EUREKA — It's been 20 months since the border between the U.S. and Canada was open to non-essential travel.
While Canada officially opened their side of the border in August, on Monday, the United States officially joined them in reopening to Canadian visitors. Reporter Sean Wells headed to the Port of Roosville near Eureka to learn about what this opening means for small businesses along the border.
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First and Last Chance Bar and Duty-Free Store is located just 200 yards from the Port of Roosville border crossing and has been open since 1972 every day out of the year except for Christmas.
Bar and Duty-Free Store owner David Clarke says his business was turned upside down when the border closed in March of 2020, relying strictly on local customers to get by. “If we hadn’t of had them, we would have been shut down.”
Clarke says his business relies heavily on Canadian tourism, he had to act quickly and apply for PPP loans and grants through the State of Montana to stay afloat. “We would’ve been to zero checking account and zero savings and those have really helped out.”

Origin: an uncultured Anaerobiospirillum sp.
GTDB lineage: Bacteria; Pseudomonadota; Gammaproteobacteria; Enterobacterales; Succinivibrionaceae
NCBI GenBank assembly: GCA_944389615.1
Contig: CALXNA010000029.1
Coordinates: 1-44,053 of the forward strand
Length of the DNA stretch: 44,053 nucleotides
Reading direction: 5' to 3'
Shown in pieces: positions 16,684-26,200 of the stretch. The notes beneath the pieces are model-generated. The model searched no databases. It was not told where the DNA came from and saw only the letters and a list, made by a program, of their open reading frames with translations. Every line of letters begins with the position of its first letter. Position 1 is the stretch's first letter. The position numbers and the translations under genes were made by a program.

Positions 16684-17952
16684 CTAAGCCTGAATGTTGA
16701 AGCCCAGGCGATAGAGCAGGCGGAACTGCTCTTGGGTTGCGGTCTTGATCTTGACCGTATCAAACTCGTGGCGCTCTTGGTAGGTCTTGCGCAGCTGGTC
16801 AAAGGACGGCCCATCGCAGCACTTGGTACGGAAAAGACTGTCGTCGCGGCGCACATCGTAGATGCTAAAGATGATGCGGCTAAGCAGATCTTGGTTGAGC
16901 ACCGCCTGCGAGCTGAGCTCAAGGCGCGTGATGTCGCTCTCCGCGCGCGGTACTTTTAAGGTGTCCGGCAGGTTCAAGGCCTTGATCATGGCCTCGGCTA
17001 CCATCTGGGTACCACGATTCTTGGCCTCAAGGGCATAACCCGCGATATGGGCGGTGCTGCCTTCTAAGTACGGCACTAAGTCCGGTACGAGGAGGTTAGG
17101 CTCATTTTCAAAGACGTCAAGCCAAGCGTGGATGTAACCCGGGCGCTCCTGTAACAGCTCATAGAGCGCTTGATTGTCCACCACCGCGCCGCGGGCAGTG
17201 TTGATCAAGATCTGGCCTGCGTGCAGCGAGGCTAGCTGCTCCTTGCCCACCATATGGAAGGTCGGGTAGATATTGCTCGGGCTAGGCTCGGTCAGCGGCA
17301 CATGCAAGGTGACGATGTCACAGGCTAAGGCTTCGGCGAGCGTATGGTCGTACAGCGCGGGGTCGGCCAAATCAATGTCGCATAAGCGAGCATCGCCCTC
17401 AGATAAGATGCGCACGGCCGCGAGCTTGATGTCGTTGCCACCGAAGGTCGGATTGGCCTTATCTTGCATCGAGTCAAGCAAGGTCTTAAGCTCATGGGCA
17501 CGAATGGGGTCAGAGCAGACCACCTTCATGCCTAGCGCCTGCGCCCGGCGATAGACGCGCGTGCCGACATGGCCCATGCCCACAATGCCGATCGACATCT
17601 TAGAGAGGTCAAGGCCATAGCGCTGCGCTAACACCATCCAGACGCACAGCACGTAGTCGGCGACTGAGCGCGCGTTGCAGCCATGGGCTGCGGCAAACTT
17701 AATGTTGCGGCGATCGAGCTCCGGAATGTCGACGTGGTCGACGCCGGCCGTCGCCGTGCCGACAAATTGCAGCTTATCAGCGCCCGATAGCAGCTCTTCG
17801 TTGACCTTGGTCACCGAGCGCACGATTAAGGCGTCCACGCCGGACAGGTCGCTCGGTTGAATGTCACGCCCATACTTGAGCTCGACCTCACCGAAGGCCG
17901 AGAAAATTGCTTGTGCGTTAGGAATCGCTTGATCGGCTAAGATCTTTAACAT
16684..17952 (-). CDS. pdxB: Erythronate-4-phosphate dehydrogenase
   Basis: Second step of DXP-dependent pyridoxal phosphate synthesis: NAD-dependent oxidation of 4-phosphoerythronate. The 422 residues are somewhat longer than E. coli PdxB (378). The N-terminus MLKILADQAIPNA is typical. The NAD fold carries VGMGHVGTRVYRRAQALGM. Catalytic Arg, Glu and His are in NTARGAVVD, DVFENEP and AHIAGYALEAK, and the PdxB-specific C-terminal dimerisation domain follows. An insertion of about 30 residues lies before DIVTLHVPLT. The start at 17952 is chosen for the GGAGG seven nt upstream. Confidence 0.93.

Canadian travelers need to be fully vaccinated to enter the United States, they must also provide a negative COVID-19 test to return to Canada regardless of vaccination status within 72 hours of arrival.
Clarke says the cost of the test will scare away day-trippers who stimulate the local economy. “The ones that come down and maybe gas up their vehicles, do a little grocery shopping, have a meal and go home, it’s an outing for them.”
Clarke says he hopes testing requirements will be lifted soon, allowing regular customers from Canada to once again come down and frequent his establishment.
“Because our coffee drinkers we have six days a week, we had three or four of them every day Monday through Saturday. They come down watch the news, talk with each other be here about an hour-and-a-half to two hours and then they would go home. And that way a daily occurrence. We haven’t seen them in 20 months.” - First and Last Chance Bar and Duty-Free Store owner David Clarke
A full list of requirements and guidelines on border travel is available at the U.S. Customs and Border Protection website.
The reopening of the Canadian border is welcome news to Montanans. Montana shares nearly 550 miles of border with our neighbor to the north and there are more than 13 crossings across that shared border.
A 2020 report from the Bureau of Business and Economic Research showed that in 2018, Canadian visitors made up 10% of all non-resident travelers to the state. Recreational shopping was among the top three activities for visiting Canadians.
Many Montanans may also have family in Canada as well. A 2020 fact sheet from the American Immigration Council found 15% of immigrants in Montana were from Canada.